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Oliver Otis Howard, Autobiography of Oliver Otis Howard, major general , United States army : volume 2 13 1 Browse Search
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Browsing named entities in Oliver Otis Howard, Autobiography of Oliver Otis Howard, major general , United States army : volume 2. You can also browse the collection for R. S. Cox or search for R. S. Cox in all documents.

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te Stewart or G. W. Smith from leaving my front. We did that. I was also to be carefully prepared to reenforce Logan should he require any assistance. My Fourth Corps men were ready for that also. As the battle came nearer, being naturally anxious, and desirous to be very prompt when Sherman should say the word, I took a few officers with me, and went over some hundred yards to Schofield's front. He had before this sent out one brigade to Decatur to help Sprague defend the trains, and Cox with two others over to be near to Dodge. Schofield and Sherman, with a few officers and orderlies, were mounted when I arrived, and standing near the Howard House then on the prolongation of Logan's line of battle. The fearful break of Logan's right front had been made. Our troops seemed to have swung around so as to be at right angles with their proper line of battle. Captain DeGress, who had just lost his Parrott guns, was on the ground, near Sherman's stirrup. He was apparently muc
Oliver Otis Howard, Autobiography of Oliver Otis Howard, major general , United States army : volume 2, Chapter 45: March through the Carolinas; the Battle of Bentonville; Johnston's surrender (search)
lines were rather irregular and broken, but so established as to make a thorough defense of the village and of the Confederate line of retreat. I hardly think that Johnston could have done better, even if he had followed up more quickly Carlin's retiring men. There was so much more woodland than open ground in the vicinity of Bentonville and so much marshy or spongy soil that quick maneuvering was impossible. Leading my force, I approached Bentonville, threw a brigade and battery toward Cox's bridge to save it, and kept back any enemy coming from that quarter. The bridge was burned upon our approach. We had similar experience to Slocum with detachments of the Confederate cavalry becoming more and more stubborn as we advanced. A little nearer the village we struck a crossroad where there was a Confederate outpost held by infantry in the edge of a wood. This caused the deployment of a part of Woods's division, which was on the lead. The point was soon cleared, though a stro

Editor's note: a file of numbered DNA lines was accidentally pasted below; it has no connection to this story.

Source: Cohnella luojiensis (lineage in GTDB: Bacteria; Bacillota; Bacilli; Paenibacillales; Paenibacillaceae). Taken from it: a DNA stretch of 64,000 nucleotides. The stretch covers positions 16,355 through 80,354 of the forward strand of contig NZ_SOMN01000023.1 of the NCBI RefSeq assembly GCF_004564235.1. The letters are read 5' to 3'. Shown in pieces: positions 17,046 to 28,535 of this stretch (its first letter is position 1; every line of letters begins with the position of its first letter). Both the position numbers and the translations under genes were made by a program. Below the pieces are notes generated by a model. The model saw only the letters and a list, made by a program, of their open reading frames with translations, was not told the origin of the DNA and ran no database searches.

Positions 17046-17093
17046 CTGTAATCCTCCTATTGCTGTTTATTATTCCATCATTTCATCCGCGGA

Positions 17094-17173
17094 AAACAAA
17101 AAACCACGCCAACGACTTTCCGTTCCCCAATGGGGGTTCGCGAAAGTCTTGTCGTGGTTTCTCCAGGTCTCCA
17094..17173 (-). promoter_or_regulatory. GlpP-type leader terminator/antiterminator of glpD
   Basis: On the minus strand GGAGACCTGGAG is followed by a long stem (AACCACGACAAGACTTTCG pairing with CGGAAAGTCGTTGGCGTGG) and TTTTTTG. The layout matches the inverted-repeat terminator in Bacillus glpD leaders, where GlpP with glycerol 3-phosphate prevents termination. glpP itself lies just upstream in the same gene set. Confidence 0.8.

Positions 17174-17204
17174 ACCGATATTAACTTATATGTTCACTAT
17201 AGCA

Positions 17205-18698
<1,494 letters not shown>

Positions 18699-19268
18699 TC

Oliver Otis Howard, Autobiography of Oliver Otis Howard, major general , United States army : volume 2, Chapter 50: courts for freedmen; medical care and provision for orphans (search)
and resources mainly to orphan children. They cared for between one and two hundred during 1865. At first the association occupied the abandoned property of Mr. R. S. Cox, situated near Georgetown in the District, and they greatly hoped to retain that property, which was in a healthful location and in every way commodious. But,I informed the ladies of the association that President Johnson had requested the Bureau to provide some other place for the orphans because he had fully pardoned Mr. Cox, the Confederate owner, and he was thereby entitled to complete restoration of his estate. The ladies were much grieved at this action of the President, yet afteu erected a suitable building for the asylum. Here the orphans were properly provided for. It further aided the good ladies with rations and medical attendance. Mr. Cox, a citizen newly made by the removal of his political disabilities, sought a little retributive justice against that association of ladies by suing them for damag
y, George B., I, 70. Coster, Charles R., I, 417. Couch, D. N., I, 172, 220, 229, 230, 233-239, 272, 289, 298, 306, 311, 324, 337, 344, 345, 349, 356, 359, 362, 367, 398; II, 181. Courcillon, de, Eugene, 1, 65. Courtney, Mr., I, 238. Cox, Jacob 1)., 1, 272, 280, 303, 304, 511, 565, 585, 592, 609; 11, 13. Cox, R. S., II, 260, 261. Cox, Samuel S., II, 200. Craig, Henry K., I, 66, 67. Craighill, William P., I, 281. Cravath, E. M., 11, 407. Crawford, Samuel W., I, 295.Cox, R. S., II, 260, 261. Cox, Samuel S., II, 200. Craig, Henry K., I, 66, 67. Craighill, William P., I, 281. Cravath, E. M., 11, 407. Crawford, Samuel W., I, 295. Crook, George, 1, 302-305. Cross, Edward A., I, 185, 243, 247, 301, 342. Cruft, Charles, I, 476. Cudlipp, William, II, 465-467. Curtin, A. G., I, 138. Curtis, N. M., II, 347. Custer, George A., II, 475. Cutler, Lysander, I, 407, 415. Cuyler, John M., I, 181, 253. Dahlgren, John A., II, 85,91,92,96. Daily, Dennis, I, 497. Dallas, Battle of, I, 550-570. Dalton, Battle of, I, 499-512. Dana, N. J. T., I, 239, 292, 296, 297. Danby, Miss, II, 99. Daniels,